Looking back, I see how very rich my library career was. I have hundreds of library stories tucked away in my memory. I concluded my speech by telling the audience it was a real privilege to be a librarian at West University Library, and I meant that.
 
Now, what about all the not so warm and fuzzy memories? These are the things I did not speak of, for it was not the time or place. To name just a few: times of short staffed-ness, AC malfunctions, hurricanes, floods, technology meltdowns, budget woes, incidents of vandalism, afterschool problems with mischievous kids, etc. Enough said. Big exhalation -- none of those really matter if you consider the Big Picture. Libraries matter. Libraries are essential. Libraries are not just about books, databases, newspapers or movies. Libraries are about people! May it always be so......
 
photo: READ poster featuring West University Library customers, the Borrecas

Wednesday, September 11, 2013

Flora by Gail Godwin



The subject of loss is so prevalent in literary fiction, yet Gail Godwin makes it seem fresh and new in Flora: a Novel (Bloomsbury, 2013). We first meet ten year-old Helen in the summer days following the loss of her much beloved paternal grandmother, known as Nonie. World War II is on. Helen's father, a high school principal, will be gone for the summer to do important war work at Oak Ridge. Helen's mother died when she was three, so Nonie has been the girl's maternal mainstay. In comes Flora, a cousin who grew up with Helen's mother. Helen sets her mind and heart against Flora, a sentimental, gullible country girl. Flora is in her early twenties, looking forward to a career in teaching.

Their summer together seems to take place in a bell jar, largely due to an outbreak of polio. Helen's father instructs them to stay home all the time. They even have their groceries delivered. And so, they meet Finn when he makes his way up a rutted road on his motorcycle to their rundown house at the top of a steep hill. Finn had been a soldier, but is awaiting discharge following medical and psychiatric problems. Soon Finn becomes their lifeline, a frequent dinner guest, fixer of drains and voila -- an artist as well. Helen immediately starts having fantasies that Finn will move in with she and her Dad once the summer is over and Flora is well gone. Since Nonie's old house has a history of being a place where those with TB and other problems can recover, Helen feels sure such an arrangement will be perfect.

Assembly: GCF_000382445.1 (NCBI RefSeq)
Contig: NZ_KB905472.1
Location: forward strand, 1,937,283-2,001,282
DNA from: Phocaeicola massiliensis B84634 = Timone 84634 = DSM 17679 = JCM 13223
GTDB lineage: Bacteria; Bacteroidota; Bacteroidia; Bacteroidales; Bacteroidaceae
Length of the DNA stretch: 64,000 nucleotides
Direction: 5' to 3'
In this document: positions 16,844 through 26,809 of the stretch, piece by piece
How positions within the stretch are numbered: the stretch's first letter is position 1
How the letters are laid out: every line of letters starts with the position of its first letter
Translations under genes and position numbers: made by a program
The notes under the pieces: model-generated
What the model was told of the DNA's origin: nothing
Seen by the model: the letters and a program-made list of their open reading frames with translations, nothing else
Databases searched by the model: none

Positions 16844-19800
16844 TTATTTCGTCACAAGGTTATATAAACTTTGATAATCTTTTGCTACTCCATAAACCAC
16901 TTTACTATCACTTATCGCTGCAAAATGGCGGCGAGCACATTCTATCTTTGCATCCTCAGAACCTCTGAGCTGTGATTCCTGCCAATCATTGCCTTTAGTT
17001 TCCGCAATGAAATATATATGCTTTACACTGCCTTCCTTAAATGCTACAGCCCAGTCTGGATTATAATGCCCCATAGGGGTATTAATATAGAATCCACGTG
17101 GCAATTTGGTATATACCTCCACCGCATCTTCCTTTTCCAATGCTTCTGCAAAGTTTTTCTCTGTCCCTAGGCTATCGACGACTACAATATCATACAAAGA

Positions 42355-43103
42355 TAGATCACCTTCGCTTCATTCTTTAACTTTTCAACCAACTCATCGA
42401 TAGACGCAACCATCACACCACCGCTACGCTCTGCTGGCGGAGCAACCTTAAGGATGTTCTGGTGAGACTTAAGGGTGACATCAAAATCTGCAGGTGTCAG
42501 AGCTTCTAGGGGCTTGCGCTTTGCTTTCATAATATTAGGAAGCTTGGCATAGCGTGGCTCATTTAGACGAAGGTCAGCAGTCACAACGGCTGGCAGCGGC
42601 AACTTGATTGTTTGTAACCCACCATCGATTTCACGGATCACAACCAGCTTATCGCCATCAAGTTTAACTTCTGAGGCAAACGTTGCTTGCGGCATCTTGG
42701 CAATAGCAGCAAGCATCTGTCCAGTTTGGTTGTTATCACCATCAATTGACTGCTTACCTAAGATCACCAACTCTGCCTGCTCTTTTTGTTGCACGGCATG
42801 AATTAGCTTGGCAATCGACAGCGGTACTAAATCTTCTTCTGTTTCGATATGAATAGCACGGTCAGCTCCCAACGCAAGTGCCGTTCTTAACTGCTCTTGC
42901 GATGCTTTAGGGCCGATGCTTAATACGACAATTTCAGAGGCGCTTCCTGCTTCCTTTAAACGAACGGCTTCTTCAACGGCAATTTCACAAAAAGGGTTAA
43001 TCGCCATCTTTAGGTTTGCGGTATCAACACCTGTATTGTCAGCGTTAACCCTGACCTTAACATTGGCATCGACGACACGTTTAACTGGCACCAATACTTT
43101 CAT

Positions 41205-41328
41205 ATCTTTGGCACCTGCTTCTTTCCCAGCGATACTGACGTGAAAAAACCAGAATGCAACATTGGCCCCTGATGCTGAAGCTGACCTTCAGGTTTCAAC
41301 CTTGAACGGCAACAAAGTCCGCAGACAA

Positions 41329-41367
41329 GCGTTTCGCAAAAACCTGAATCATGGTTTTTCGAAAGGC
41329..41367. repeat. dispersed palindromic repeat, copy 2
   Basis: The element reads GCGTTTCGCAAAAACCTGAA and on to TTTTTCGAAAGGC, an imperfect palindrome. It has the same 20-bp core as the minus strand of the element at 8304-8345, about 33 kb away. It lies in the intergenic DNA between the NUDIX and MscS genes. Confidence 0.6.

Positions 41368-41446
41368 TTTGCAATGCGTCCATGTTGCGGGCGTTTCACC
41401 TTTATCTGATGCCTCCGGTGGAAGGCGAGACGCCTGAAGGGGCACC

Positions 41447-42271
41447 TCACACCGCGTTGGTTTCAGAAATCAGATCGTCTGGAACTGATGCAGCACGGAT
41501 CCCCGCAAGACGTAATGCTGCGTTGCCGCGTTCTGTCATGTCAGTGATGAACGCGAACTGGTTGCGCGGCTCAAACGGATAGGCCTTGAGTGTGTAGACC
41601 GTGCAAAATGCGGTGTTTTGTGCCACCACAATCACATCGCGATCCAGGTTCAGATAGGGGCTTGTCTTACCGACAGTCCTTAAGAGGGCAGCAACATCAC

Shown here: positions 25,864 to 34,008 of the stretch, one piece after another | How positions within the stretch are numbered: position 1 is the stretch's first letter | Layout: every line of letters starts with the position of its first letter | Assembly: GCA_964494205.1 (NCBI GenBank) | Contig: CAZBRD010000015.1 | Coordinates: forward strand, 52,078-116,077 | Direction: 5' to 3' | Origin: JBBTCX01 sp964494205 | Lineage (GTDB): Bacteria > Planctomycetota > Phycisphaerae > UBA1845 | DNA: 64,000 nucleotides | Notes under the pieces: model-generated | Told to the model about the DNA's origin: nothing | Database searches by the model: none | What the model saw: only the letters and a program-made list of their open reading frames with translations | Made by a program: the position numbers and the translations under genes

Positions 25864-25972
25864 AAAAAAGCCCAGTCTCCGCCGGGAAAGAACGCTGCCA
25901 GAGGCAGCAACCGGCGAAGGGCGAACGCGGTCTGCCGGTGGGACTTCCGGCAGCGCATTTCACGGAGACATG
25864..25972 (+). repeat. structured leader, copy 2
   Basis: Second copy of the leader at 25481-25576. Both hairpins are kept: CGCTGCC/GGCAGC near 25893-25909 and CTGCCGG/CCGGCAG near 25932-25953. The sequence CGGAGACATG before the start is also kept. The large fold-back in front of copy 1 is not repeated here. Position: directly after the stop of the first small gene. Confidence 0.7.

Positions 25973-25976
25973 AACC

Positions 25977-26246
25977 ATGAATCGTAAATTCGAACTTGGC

Flora is the soul of kindness, but Helen only resents her. Helen moves into her grandmother's room and hears her voice in her head, uncannily calling up her grandmother's wisdom as needed. Helen absolutely hates the fact that Flora and Nonie had a long history of correspondence by mail. She sneaks into Flora's room and reads their letters. Flora is also full of tales about Helen's mother. Helen feels so overshadowed by Flora, but does have moments when she gives the woman credit for her bumbling acts of kindness. They even play school together so Flora can practice being a teacher.

Godwin gives us just a hint or two that something will go wrong by summer's end. Something will happen to Flora. And so the author admirably builds an atmosphere of dread and forthcoming doom.  Poor Helen looks forward to her 11th birthday, hoping her father will come home for a visit. And that is the point in this enormously affecting novel where I will leave off describing plot details. Truly a masterpiece of characterization, Flora: a Novel will haunt you. Each major and minor character is sharply drawn. Helen has control issues; of course she does. She is trying to reorder her world and make sense of all she has lost. Your heart will ache for her, but you will also want to give her a good talking to. I would go so far as to compare it favorably with Harper Lee's To Kill a Mockingbird. Read it and see if you agree with my comparison!